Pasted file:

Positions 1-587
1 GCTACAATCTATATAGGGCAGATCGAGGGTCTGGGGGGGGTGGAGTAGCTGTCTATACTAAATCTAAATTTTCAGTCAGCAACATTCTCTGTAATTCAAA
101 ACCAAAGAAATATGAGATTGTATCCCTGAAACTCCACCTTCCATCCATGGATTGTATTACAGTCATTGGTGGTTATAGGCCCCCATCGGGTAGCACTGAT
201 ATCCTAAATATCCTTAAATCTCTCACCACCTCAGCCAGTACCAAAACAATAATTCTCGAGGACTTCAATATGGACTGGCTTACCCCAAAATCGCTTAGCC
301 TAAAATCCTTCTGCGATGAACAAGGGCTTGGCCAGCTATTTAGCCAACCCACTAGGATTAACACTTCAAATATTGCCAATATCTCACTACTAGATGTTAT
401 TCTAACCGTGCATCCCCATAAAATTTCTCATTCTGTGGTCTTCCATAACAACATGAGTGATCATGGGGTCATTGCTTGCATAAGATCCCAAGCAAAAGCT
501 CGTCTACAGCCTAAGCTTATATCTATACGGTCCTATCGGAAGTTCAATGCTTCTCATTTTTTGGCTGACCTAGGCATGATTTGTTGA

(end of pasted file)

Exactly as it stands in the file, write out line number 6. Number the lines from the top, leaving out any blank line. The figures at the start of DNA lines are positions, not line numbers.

401 TCTAACCGTGCATCCCCATAAAATTTCTCATTCTGTGGTCTTCCATAACAACATGAGTGATCATGGGGTCATTGCTTGCATAAGATCCCAAGCAAAAGCT